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SEARCH THE MUSEUM (variant rules, to add mystery and difficulty)


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#1 riddle

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Posted 27 October 2011 - 05:45 PM

This variant allows for more of a sense of exploration. I think it adds some flavor, and mystery, as well as making the game a little harder in a good way. After a few plays, I really enjoy playing it this way. Try it and let me know what you think.

SEARCH THE MUSEUM
During setup, arrange the six Adventure cards in 2 columns of 3 rows height FACEDOWN with the Entrance on the bottom adjacent to both of the bottom 2 Adventure cards. Investigators start at the entrance.

At the start of a player's turn, they may move their Investigator 1 adjacent space for free. Each adventure card is considered 1 space. A player may not move diagonally. The Entrance is considered to be adjacent to BOTH of the bottom 2 Adventure cards. If a facedown adventure card is moved onto, it is turned faceup and any Terror effects happen once immediately (but not At Midnight effects, even if it's midnght).

After a player has used their free move, they may spend 1 Clue token ONCE to move 1 more space.

After a player has used their free move (and possibly a Clue move), or declined to move, they may do one (only one) of the following 4 things:
1) end their turn (moving to the Advance the Clock step).
2) attempt to Resolve the Adventure they are on.
3) "Receive First Aid" following the same menu as on the Entrance card. (They rest or take medicine.)
4) "Search the Lost and Found" following the same menu as on the Entrance card. (They loot the room)
NOTE: Options 3 and 4 are NOT available if there are any monsters present on the Adventure card that the Active player's Investigator is currently on.
NOTE: Options 3 and 4 are still always available at the Entrance along with the ability to "Buy a Souvenir."

When an Adventure card is successfully resolved, any Investigators currently on it are moved to an adjacent space of the players' choice (multiple Investigators can be moved to the same or separate spaces). If facedown Adventure cards are moved onto this way, they ARE turned faceup. Then, the resolved Adventure is removed and a new Adventure card is placed FACEDOWN in its place.

When an Other World adventure appears, set it FACEDOWN adjacent to the space which the Active player is currently on. If there is already an Other World adventure adjacent to that space or the Active player is at the Entrance, set the new Other World adventure adjacent to any other regular adventure card. (In the rare case that there are already Other World adventures adjacent to all 6 regular Adventure cards, new Other World adventures cannot appear.)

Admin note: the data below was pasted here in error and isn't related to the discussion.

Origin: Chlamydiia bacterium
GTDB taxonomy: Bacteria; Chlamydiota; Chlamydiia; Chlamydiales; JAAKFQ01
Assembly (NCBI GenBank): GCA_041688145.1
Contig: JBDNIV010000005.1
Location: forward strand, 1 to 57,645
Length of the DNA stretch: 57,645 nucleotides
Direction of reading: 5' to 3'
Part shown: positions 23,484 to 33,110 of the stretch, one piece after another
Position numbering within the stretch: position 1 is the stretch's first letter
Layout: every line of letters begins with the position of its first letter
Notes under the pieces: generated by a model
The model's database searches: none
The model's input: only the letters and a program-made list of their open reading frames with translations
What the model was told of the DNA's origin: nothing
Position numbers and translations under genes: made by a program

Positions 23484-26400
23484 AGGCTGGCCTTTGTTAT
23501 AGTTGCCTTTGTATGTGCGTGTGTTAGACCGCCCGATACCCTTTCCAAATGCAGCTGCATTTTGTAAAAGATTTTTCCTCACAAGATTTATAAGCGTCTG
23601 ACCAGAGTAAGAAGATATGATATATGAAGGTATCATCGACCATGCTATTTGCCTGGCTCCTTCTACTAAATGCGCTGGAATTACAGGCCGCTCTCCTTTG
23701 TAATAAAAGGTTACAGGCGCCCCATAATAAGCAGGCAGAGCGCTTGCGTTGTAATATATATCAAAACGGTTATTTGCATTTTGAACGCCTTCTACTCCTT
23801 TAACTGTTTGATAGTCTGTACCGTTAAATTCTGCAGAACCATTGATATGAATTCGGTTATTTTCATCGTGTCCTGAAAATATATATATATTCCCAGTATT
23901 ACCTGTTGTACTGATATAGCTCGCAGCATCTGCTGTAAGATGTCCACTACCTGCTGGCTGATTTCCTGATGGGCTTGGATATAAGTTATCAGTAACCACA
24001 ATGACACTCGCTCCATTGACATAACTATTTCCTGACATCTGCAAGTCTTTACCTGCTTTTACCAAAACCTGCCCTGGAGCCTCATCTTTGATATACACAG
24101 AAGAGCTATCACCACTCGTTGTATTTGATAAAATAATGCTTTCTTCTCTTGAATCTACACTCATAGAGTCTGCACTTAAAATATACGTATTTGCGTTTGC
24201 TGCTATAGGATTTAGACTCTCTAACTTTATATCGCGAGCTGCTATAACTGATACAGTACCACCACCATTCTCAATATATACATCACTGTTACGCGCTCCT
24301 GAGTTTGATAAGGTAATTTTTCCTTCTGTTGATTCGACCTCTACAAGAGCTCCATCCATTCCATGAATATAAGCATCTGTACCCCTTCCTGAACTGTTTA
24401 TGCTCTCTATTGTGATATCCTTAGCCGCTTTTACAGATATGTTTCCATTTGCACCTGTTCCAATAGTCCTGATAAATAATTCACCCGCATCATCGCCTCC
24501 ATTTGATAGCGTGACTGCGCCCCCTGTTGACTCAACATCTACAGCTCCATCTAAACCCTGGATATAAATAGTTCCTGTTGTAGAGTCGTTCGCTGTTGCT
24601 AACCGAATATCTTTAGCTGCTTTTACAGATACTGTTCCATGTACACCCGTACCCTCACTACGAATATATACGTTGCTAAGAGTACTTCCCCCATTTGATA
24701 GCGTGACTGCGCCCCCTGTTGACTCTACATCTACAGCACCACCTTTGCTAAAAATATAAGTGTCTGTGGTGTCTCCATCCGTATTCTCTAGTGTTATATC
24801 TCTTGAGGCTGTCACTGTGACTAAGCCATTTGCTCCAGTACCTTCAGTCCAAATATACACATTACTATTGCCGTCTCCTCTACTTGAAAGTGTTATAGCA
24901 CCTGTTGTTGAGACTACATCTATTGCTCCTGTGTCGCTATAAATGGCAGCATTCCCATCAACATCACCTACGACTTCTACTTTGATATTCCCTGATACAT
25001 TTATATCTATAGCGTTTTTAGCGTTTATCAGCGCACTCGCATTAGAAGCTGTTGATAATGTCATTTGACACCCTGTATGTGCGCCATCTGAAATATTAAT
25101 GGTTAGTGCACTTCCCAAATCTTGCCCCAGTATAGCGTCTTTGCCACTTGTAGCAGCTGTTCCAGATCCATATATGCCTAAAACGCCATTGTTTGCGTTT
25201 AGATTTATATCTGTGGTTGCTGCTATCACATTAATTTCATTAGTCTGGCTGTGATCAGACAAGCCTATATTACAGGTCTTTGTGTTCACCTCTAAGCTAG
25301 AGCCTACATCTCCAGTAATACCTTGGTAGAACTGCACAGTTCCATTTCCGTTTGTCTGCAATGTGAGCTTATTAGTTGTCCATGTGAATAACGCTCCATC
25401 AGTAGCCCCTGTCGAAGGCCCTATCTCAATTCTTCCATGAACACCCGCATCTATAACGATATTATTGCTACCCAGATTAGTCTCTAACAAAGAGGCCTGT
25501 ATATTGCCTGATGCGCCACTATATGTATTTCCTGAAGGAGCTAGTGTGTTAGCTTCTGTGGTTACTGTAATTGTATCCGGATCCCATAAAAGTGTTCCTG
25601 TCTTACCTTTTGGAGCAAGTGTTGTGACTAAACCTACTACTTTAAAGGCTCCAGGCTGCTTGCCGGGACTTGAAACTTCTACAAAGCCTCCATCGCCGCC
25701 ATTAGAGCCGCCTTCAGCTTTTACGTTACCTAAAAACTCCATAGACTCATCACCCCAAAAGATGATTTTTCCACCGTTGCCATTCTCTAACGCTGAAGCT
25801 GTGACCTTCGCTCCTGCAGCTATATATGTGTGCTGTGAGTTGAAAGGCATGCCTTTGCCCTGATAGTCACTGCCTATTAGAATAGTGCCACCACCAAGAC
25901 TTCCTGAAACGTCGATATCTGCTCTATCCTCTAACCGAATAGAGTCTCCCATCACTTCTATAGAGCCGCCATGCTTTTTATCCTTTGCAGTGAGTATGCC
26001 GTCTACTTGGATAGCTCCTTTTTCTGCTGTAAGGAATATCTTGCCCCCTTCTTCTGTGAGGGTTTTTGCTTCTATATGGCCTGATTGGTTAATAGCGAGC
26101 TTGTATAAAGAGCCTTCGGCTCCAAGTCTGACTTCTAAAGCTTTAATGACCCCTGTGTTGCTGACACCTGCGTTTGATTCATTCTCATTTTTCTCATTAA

When a monster appears, it must be added to a faceup Adventure card. If there are none, the monster doesn't appear.



#2 riddle

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Posted 27 October 2011 - 05:56 PM

I also had an idea for an expansion die called the "Danger Die." It would be a purple die that you can freely add it to any adventure's rolling ONLY IF one or more of the other dice is locked (not focused or by a spell). Instead of a 1 investigation, the die has a -1 Stamina side; and instead of a 2 investigation, it has a -1 Sanity side. Since, it would still have a Terror side as well, it truly is a dangerous die to roll.
New cards could lock it or even force you to use it. You could have a GOO that, once awake, could only be hit by a Terror/Skull result on the purple die! (the other dice would be locked when it awoke.) You could also have an Ally that protects you from the danger die's damage. Items that force you to roll the danger die when they're used as a downside. Again, let me know what you think!



#3 Richard U. Pickman

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Posted 28 October 2011 - 03:28 AM

 Great ideas!

I'll definetly try them out on my next play!



#4 Walk

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Posted 28 October 2011 - 04:23 AM

Fascinating indeed.  I like the feel and, although I'm not normally one for house rules, I might give it a try sometime.  However, I would urge you to seriously reconsider the bit about triggering terror effects when you move onto adventures for the first time.  The rule only matters on one-fourth of the adventures, but if you get the wrong adventure, it can be extremely punishing.  What's more, it doesn't really add to the strategy in any way.  Since there's no way to look at adventures before moving onto them, all you can do is hope that you don't stumble onto the wrong adventure.



#5 riddle

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Posted 28 October 2011 - 04:48 AM

Thanks for the comments guys!

@Walk: The danger of stumbling around the museum is EXACTLY why I prefer this variant. It makes you think twice about whether to walk into the unknown, or try at a known, but difficult adventure/room. Triggering the terror effects helps to make the game feel dangerous, but I suppose you could drop that aspect from your own playthrough if it doesn't appeal to you.



#6 Walk

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Posted 28 October 2011 - 08:12 AM

Here's an idea to replace the automatic terror effect rule: when you end your move on an adventure that you just revealed, you must attempt to resolve that adventure (no healing or searching).  This probably actually makes it more difficult, but I find the terror idea too automatic.



#7 Phiveball

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Posted 28 October 2011 - 02:11 PM

I must say that I am very intregued by this. Like Walk I usually don't pay much attention to player created alternate rules, but this does sound very promising, and I will give it a try. Maybe for the terror effect you have to roll a die on entering the room. If you roll a terror side the effect takes place for the remainder of your rolls.